You leave for just a little while and miss the best thing to happen ever! How is that fair?!?
As we continue deeper into the Easter Season we hear more stories of how the first disciples experienced the Risen Christ. This week we have two appearances, one on the evening of Easter Day and one a week later. You can read it here. AS always the folks at Working Preacher have produced a commentary and a podcast to help get the sermon juices flowing. This pericope is also the Gospel for Easter 2 in all 3 years of the RCL (which means this is one of the rare weeks when the RCL and the NL have the same reading) and resources from Text This Week are found here.
What follows is what I wrote for my early thoughts this week. The original post is at Ministerial Mutterings:
I have always felt sorry for Thomas. In John 20 we are told that on the evening of Easter Day the disciples are huddled in an upper room, plausibly hiding from the authorities who might haul them all off to be crucified next, Thomas has the courage (or maybe he drew the short straw) to go out into town. Maybe he went to buy food?
While he was away Jesus appears in the room, Easter becomes real for the people gathered there. When Thomas gets back they all tell him “We have seen the Lord” but Thomas says he will only believe when he sees for himself. And ever since Christians have called him Doubting Thomas
It has been said that Thomas is the patron saint of everyone who misses church (or some other gathering) only to be told that the most wonderful thing has happened that day. But really I think he gets a raw deal. After all, what would you say if you were him? Would you believe this amazing story?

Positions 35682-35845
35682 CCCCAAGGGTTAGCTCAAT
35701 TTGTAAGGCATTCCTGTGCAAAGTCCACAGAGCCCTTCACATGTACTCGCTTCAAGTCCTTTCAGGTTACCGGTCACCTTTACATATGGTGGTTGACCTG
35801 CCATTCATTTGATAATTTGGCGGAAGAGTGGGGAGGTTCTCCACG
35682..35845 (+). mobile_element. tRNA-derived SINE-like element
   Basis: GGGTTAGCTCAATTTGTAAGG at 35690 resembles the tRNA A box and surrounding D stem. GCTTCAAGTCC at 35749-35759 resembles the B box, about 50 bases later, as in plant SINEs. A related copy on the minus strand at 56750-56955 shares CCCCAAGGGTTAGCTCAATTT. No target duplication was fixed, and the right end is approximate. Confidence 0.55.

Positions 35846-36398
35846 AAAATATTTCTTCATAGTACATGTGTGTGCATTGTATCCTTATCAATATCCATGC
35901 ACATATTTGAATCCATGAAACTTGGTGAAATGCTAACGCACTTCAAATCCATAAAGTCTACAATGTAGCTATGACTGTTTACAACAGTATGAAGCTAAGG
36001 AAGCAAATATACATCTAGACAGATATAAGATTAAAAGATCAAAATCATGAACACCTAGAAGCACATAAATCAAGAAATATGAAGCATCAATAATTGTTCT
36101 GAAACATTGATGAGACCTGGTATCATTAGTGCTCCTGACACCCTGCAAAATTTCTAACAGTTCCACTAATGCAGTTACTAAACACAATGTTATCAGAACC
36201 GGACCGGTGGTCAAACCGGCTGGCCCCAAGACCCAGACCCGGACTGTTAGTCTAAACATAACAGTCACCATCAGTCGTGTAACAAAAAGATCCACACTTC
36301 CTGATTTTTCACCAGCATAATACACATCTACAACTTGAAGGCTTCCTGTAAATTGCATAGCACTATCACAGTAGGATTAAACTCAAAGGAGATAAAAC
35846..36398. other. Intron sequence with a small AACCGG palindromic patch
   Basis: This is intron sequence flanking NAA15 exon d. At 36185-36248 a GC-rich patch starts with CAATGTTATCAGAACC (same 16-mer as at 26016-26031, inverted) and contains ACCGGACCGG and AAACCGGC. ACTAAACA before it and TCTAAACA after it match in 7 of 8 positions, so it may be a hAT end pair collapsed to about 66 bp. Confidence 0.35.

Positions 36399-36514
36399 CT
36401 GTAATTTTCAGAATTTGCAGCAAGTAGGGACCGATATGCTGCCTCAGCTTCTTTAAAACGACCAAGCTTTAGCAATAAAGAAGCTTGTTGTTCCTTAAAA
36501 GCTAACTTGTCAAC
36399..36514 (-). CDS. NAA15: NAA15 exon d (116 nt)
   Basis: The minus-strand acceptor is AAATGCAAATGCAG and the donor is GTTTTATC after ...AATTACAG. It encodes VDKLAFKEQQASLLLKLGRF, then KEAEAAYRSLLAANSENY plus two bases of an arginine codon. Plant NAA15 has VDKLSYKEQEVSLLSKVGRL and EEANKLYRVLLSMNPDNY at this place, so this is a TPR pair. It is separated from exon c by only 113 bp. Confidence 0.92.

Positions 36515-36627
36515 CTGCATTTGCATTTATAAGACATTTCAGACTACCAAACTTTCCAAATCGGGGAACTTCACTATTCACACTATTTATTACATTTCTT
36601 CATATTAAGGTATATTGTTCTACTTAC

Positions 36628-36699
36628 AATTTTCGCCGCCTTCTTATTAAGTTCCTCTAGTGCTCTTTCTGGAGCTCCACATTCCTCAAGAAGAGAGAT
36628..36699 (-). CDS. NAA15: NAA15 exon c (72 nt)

And to be fair Thomas does not ask for anything that all the others did not get. They all got to see and hear the Risen Christ before they believed/understood Easter. Thomas simply says he needs the same level of proof.
The challenge is for us. We do not generally experience the Risen Christ standing in our midst showing us the wounds of crucifixion (or if we do it is a much more mystical way than that described in the Easter stories). Even Paul (whose story we will hear later this month) has a different type of experience than the ones we find in the appearance stories. How can we believe that Jesus who died is now alive? And can we accept that this Risen Christ has deputized us, as he deputizes the disciples in an upper room in this passage, to go out and continue sharing the Good News? Where do we find the energy/strength/confidence to continue the work of Kingdom-building?
It is the Easter season. Christ is Risen. Can we believe it? Can we allow resurrection to change how we live?
What will you do with this pair of appearance stories?
Gord Waldie is an Ordained Minister in the United Church of Canada, currently in Northwestern Alberta. He shares his life with his partner and their four daughters and blogs (periodically) at Following Frodo or shares his “churchy-stuff” at Ministerial Mutterings. At the moment he is wondering when spring will truly arrive since it has been below -20C the last three mornings…
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